Alibaba’s (NYSE:BABA) fate rests in the hands of Chinese and US regulators, both of whom have more than enough instruments to delist the company’s shares from the US exchanges for different reasons. While in the past the idea of the possible delisting of a company such as Alibaba was something out of ordinary, the recent political developments on both sides of the Pacific make it clear that even the biggest tech giants of this world are not immune to the actions of the opposite, belligerent to each other governments. Going forward, there’s a high chance that in the not so distant future Alibaba could be forced to be delisted from NYSE, as the latest underperformance of its stock, which was caused by the involvement of China in the company’s internal affairs, proves that nothing is impossible at this stage. For that reason, I continue to believe that China’s tech sector remains uninvestable in the foreseeable future, as not all of the political risks have materialized to this day, and it’s better to avoid investing in Alibaba no matter how undervalued its stock might be.
In my latest article on Alibaba, I’ve discussed how the Communist Party of China started to strengthen its grip over entire industries to get greater control over the nation’s economic and political life, and how it used its aggressive actions against companies like Alibaba to silence its political opponents. On top of that, the article explained how China’s government found a way to continue to extract more resources from Alibaba by stripping away its Key Software Enterprise status, which gave it preferential tax treatment, and by indirectly forcing it to spend $15.5 billion in the following years on the state’s Common Prosperity development fund. While the involvement of the state in Alibaba’s affairs alone makes it hard to justify a long position in the company, there’s another issue that makes investing in Alibaba extremely risky, and unfortunately, it hasn’t been discussed as broadly as it should be.
While China started to open up to the Western world back in the 1970s under the leadership of Deng Xiaoping, the country continues to restrict and prohibit investments in various industries, which have utmost importance to the national security to this day. The country still prohibits foreign direct investments in most of its biggest tech companies such as Alibaba, and to circumvent such restrictions, Chinese firms used the variable interest entity structure (VIE), which helped them to raise money and indirectly get access to the US capital markets. Under the VIE structure, mainland companies use a complex web of law loopholes to sign contractual agreements and share their profits with offshore entities that are located in safe havens such as the Cayman Islands. After agreements are signed, offshore entities themselves apply for the approval of the SEC to be listed on US exchanges. That’s why when we look at Alibaba’s reports to the SEC, we see that it’s incorporated in the Cayman Islands, which implies that investors who purchase the company’s stock are actually purchasing not a real Alibaba, but an offshore entity that has close connections with its Chinese counterpart.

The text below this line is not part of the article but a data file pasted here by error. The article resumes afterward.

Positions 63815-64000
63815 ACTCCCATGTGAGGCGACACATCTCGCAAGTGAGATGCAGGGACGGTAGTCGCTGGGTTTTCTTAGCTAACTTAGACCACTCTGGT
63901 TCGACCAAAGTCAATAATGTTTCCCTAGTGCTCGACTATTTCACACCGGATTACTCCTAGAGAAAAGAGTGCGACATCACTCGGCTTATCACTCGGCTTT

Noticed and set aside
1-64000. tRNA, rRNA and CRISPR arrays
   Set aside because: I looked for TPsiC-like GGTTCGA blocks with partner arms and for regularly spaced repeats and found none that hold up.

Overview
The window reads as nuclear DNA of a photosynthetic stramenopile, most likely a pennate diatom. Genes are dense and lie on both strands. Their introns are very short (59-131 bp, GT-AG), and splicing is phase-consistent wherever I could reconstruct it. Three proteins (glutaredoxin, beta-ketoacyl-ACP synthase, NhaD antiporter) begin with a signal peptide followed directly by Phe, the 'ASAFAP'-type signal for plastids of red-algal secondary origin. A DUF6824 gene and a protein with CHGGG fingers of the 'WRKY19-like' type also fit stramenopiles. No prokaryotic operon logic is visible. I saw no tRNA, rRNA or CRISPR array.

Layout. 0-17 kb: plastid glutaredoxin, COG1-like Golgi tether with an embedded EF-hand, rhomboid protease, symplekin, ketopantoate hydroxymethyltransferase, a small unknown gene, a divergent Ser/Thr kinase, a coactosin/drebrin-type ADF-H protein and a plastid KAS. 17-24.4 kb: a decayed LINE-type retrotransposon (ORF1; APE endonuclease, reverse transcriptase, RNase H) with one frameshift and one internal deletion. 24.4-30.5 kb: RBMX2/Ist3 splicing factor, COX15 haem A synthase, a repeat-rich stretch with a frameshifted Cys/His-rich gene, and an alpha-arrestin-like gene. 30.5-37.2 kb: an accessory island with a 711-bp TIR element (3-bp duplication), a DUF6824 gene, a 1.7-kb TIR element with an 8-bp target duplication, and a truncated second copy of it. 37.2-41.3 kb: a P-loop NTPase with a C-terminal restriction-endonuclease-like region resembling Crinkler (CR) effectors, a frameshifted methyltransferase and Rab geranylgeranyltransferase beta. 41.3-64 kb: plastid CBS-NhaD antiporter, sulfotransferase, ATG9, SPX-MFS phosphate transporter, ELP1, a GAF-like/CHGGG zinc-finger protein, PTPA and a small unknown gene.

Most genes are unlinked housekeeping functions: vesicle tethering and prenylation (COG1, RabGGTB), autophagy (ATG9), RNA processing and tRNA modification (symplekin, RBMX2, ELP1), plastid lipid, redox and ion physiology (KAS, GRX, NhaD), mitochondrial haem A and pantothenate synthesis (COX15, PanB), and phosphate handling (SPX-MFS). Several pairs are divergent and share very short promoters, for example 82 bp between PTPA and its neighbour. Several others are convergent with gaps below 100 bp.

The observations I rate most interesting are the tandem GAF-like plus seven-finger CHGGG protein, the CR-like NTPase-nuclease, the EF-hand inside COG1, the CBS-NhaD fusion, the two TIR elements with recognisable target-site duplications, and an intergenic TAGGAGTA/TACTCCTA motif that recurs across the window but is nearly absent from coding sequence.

The problem of VIEs is that investors in reality have no control over the direction in which the real business will go and have no voting rights. At the same time, VIEs don’t use GAAP accounting standards and are extremely risky to own. A few years ago, Alibaba’s former CEO Jack Ma decided to spin off Alipay, which was then fully owned by Alibaba, into a separate entity. At that time, Yahoo held a sizable stake in Alibaba and was opposed to the actions of Jack Ma. However, since Yahoo owned a sizable stake of Alibaba’s VIE and not the real Alibaba, it couldn’t do anything to stop the spin-off and no regulatory body could’ve helped it to protect its rights.
While in the past Beijing was silent about the use of VIEs, shell offerings came at the center of attention last year when the Chinese government began its crackdown on Alibaba. In addition to political reasons, Alibaba also became a target due to its size and importance to Beijing, since it’s one of the biggest gatherers of personal data, as the majority of the Chinese population is part of the company’s ecosystem through the use of its marketplaces and apps. As the Communist Party of China aims to digitize the nation’s economy and control the flow of data within the mainland, it seems that Alibaba will play a crucial role in helping it to achieve its goals, as was explained in my latest article. China has already passed several data laws, which define different types of data, including data that is of the utmost importance to national security, and the country’s cybersecurity administration has the right to oversee how the laws are implemented by firms such as Alibaba. Considering that tech companies collect and store the most amount of data in China and are strategically important to Beijing, it’s safe to assume that it’s unlikely that foreigners will be able to invest in them directly anytime soon.